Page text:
Project introduction

The Käte Hamburger Center for Advanced Study in the Humanities “Law as Culture” contributes its expertise in the humanities and jurisprudence to the analysis of law, taking into account the reality of ongoing globalisation and differentiating between cultures in the process. In so doing, it reflects different systematic dimensions of law as a cultural fact, namely symbolic cultures and ritual dynamics, normativity and normative pluralism, and issues of the force of law and of organisational culture.

During the first funding phase (2010-2016), this multi-dimensional concept of law gave rise to an analytical approach that

  1. understands law as a complex cultural fact,
  2. takes seriously the interrelationship between the legal and religious spheres,
  3. gives special attention to the changed conditions of law in the context of globalisation processes,
  4. gives particular consideration to the growing risk of conflicts between legal cultures as a result of these changed conditions, and
  5. goes on the trail of law in the realm of aesthetics and its interactions in order to
  6. find answers to the questions of how the balance between particular interests and concepts of law on the one hand and normative orders with essentially universalist aspirations on the other can be recalibrated in the present, and to what extent “culture” can become increasingly relevant as a source of validity or a legal argument without jeopardising the binding force of law and norms as a whole.

The second funding phase (2016-2022) sees the Käte Hamburger Center for Advanced Study in the Humanities “Law as Culture” using this remeasurement of law as a basis for examining the interactions between the juridical sphere and other spheres of society in a two-yearly rhythm. Attention will be focused initially on the relationship between law and politics, for example, how this relationship is solidified in constitutions. The second step will involve examining the relationships between law and economy, for instance the legal culture required for economic activity and the economic foundations of different legal cultures. The third and final step will see the Center consider the relationship between law and community, for example different family cultures and corresponding family law cultures, and questions about the boundaries of legal community and the relationship with the rights of others.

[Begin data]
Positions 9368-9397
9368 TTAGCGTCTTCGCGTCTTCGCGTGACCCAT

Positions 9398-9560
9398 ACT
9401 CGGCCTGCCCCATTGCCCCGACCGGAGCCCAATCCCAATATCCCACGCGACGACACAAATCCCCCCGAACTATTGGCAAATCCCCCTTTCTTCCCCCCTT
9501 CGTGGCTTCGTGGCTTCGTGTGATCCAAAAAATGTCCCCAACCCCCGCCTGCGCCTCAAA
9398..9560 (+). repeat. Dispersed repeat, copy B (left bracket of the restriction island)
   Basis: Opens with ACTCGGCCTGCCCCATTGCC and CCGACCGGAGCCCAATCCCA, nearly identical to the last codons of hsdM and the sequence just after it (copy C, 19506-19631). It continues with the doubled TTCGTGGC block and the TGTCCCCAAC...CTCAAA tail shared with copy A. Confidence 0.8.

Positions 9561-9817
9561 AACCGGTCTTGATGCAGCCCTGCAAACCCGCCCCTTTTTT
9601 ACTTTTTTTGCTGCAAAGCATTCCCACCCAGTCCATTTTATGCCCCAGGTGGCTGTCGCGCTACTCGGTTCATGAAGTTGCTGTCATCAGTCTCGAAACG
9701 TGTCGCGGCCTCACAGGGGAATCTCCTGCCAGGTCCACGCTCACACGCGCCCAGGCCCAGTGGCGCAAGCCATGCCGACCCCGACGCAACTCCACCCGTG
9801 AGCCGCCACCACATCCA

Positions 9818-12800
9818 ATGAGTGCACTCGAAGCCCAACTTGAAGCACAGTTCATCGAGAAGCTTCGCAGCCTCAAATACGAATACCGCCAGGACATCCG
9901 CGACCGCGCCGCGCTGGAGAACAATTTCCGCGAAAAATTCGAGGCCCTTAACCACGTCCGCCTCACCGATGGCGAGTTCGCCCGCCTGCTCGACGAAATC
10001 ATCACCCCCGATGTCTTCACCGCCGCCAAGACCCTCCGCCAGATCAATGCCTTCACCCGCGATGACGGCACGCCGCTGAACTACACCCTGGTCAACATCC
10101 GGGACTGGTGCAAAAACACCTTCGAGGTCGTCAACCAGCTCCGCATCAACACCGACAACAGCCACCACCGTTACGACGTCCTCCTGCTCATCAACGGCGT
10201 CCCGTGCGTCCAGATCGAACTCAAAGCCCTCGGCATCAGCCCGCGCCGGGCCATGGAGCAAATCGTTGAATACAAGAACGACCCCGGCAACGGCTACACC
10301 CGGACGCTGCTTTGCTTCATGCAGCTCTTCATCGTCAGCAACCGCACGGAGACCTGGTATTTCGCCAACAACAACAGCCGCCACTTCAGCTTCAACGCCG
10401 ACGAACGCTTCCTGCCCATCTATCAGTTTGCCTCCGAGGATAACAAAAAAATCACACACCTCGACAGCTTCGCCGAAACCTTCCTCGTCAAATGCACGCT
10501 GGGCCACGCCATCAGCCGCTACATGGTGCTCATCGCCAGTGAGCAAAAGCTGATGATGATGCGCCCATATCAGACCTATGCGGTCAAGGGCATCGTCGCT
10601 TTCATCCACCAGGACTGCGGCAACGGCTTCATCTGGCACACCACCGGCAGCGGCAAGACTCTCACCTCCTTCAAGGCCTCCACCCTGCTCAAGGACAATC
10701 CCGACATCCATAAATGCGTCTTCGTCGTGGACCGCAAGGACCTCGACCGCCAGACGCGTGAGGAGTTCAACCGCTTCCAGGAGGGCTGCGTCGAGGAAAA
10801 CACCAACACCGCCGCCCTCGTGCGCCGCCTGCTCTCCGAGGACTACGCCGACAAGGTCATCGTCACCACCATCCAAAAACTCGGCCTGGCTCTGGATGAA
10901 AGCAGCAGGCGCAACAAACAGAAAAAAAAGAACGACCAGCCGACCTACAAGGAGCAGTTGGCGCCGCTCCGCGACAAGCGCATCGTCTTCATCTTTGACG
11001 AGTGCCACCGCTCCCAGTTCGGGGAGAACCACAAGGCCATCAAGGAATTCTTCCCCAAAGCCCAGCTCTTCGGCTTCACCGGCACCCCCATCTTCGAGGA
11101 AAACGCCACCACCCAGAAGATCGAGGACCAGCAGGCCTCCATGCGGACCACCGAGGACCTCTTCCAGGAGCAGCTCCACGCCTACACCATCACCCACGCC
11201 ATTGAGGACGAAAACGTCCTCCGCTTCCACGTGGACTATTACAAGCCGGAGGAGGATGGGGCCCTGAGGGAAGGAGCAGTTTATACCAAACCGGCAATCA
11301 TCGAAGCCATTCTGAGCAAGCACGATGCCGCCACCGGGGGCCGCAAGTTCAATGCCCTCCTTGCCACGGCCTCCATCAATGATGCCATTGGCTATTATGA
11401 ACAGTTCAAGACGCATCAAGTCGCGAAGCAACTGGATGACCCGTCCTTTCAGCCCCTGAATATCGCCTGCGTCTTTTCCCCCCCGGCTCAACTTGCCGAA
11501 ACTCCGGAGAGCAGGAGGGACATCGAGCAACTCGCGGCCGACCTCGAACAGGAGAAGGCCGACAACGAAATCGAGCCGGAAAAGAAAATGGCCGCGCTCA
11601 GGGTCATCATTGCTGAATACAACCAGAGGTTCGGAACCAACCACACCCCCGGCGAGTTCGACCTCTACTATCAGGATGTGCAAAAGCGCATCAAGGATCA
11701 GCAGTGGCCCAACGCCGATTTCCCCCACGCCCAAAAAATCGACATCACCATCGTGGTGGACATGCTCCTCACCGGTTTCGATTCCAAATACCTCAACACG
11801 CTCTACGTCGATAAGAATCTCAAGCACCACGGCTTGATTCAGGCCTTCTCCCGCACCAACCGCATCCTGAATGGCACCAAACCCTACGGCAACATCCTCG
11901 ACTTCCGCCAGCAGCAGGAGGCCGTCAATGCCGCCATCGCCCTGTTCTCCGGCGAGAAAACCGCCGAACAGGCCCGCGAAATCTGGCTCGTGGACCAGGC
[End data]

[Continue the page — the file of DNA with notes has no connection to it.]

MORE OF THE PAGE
Three cross-cutting issues will guide research activities throughout the second phase. The first of these is the innovative concept of differentiation cultures and the Center’s comparative approach towards legal cultures as a whole, on the basis of which the examination of the respective different interactions between law and other societal regulations are embedded in a comparative, social-theory framework which makes it possible to transcend the limitations of a purely Western perspective. The second cross-cutting issue concerns the human rights discourse and issues of individual and field-specific autonomy. The third cross-cutting issue is focused on the emotive foundations of the law and the elementary question of adherence to the law.